Press conference given by Prime Minister Viktor Orbán at an event held to mark the 30th anniversary of the Velvet Revolution
17 November 2017, Devin/Dévény
How do you evaluate the relationship between the V4 countries, and particularly between Hungary and Slovakia?
Prior to the collapse of the communist regime it was quite obvious that we have the same fate. I think the culture, especially our film-makers, novelists, the people of the intellectual life, already created a common understanding of where we are and why we are there. So after the Second World War it was obvious that we were different but we suffered the same fate: we suffered the same occupation on behalf of the Soviet Union, we suffered because of the lack of freedom in individual life, in public life – even in the economy. So we have a common understanding what the fate of Polish guys was over there, of the Slovakians living in Bratislava and the Czechs, who are living in Prague, suffering exactly because of the same reasons. So we had a common understanding of our history. And then, that is the reason why, when we managed to have our revolutions all around the region, they were linked to each other like a chain. It happened quickly and in reaction to each other immediately. The celebration today here is for Slovakia of course and for the Czech Republic, because it is your anniversary. But the reason why I am here is to pay tribute to Slovakia and to the Czech Republic as well as for what they have done bravely on those very important dates and days and months. And it was important for Hungary as well. I think you contributed to the Hungarian freedom a lot, so we appreciate that.
How do you consider your collaboration with our Prime Minister Peter Pellegrini?
The point is that now it is obvious that Central Europe is strong again. After the collapse of the Soviet Union we suffered a lot with how we should transform our societies to a free society, how to transform our economy to a free economy. So it was not easy, we suffered quite a lot. I was active in politics even in that time: I started by becoming a member of the Hungarian parliament, let’s say thirty years ago, or something like that. I do remember vividly how difficult that was. But now we are in a good shape. I can say that Slovakia is a successful country, the other V4 countries are successful countries economically, and we are catching up with the more lucky West European countries. The cooperation between our countries is quite good, and you know, success cannot be separated from persons. If you don’t have good leadership you cannot be successful. And you have good leadership, so the Slovakian success is related to his success as well. And plus, as a Hungarian, I have to pay tribute to him – I mean to Peter – because he is very much committed to have a good relationship between Hungary and Slovakia; and I think he is a friend of the Hungarians, ethnic Hungarians who are living in Slovakia nowadays. I think he is a good friend to the Hungarians, I am happy to cooperate with him.
Thank you very much.
Prime Minister, what sort of future is there for a strong Central Europe, and what opportunities will it be able to take advantage of?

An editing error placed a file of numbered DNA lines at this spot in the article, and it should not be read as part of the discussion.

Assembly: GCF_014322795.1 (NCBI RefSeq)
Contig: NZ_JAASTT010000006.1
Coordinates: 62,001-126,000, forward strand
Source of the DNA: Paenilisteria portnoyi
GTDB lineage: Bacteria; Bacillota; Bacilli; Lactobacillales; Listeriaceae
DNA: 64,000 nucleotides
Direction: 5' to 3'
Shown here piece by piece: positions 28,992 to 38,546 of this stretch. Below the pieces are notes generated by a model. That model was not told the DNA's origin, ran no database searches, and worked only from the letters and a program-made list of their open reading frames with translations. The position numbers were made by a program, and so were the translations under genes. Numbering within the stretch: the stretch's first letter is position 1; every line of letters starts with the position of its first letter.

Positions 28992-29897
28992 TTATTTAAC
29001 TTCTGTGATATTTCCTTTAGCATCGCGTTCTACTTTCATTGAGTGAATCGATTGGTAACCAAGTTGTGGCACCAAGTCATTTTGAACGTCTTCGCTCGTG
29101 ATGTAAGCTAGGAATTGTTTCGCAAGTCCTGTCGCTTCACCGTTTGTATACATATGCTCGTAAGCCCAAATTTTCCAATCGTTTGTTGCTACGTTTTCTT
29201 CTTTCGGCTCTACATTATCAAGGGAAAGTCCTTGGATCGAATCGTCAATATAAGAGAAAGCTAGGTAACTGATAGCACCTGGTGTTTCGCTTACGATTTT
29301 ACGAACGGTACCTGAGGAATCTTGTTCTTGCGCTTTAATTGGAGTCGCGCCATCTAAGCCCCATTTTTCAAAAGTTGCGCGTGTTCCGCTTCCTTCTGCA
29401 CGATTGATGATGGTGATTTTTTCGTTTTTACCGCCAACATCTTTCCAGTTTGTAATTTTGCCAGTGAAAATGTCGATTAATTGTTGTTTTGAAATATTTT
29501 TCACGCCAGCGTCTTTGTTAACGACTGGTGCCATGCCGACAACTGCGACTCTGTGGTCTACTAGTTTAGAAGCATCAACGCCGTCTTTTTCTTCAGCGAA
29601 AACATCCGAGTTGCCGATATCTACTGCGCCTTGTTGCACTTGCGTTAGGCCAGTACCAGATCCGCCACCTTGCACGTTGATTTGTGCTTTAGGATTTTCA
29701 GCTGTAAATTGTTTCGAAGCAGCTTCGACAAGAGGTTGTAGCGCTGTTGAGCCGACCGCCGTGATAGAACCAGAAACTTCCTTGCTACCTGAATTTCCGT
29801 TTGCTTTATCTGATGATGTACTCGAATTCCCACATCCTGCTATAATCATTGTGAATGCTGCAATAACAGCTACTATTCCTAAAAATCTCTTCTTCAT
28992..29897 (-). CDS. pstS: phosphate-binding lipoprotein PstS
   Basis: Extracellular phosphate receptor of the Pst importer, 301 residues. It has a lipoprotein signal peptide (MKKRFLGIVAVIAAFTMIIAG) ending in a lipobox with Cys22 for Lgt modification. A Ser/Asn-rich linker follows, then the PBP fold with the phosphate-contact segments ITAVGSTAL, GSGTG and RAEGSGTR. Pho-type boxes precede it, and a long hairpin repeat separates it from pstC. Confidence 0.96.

Well, we’re facing a difficult challenge now, because all forecasts predict that Western European economies are heading for colder, gloomier times, and we hope that we’ll be able to stand on our own feet. We’ll see whether or not this will be the case. We’ll find out how much independent room for manoeuvre Central European countries have, regardless of developments in Western Europe. Naturally we can’t cut ourselves off altogether as, for instance, 85 per cent of our exports go to the Western countries of the European Union. So we can’t afford to have any illusions. This will have an impact on us, but the next year or two will show how strong we are in reality, how resistant we are, and how much we’re able to defend what we’ve already achieved. I myself look forward with excitement to finding out what we’re capable of, but I believe that we’re in good shape: I believe that Hungary’s in good shape, and I believe that the countries of Central Europe are in good shape. I also believe that the V4 countries are in good enough shape to continue producing economic growth of at least 2 per cent above the average of the Western European countries, and of the EU. So I’m optimistic, but the years ahead of us will be harder than those which went before them.
Prime Minister, in an economic sense, how do you think Hungary is able to contribute to the strength of the V4 countries?
This is a geographical region which extends from the Baltic Sea to Hungary’s southern border: this region extends to Serbia, to the Hungarian-Serbian border. It has superb cultural and economic diversity and, if I’m not mistaken, there’s an increasing number of Slovak-Hungarian joint ventures, Czech-Hungarian joint ventures and Slovak-Polish joint ventures. So the actors of the Central European economy are also beginning to link up with one another. This is fantastic, and it’s important, particularly at a time when – and I repeat – we want to free ourselves from developments in the outside world – or at least when we don’t want our fate to be determined from outside. I envisage an increasingly convergent, unifying Central European economic region, and this fills us with hope.
Thank you very much.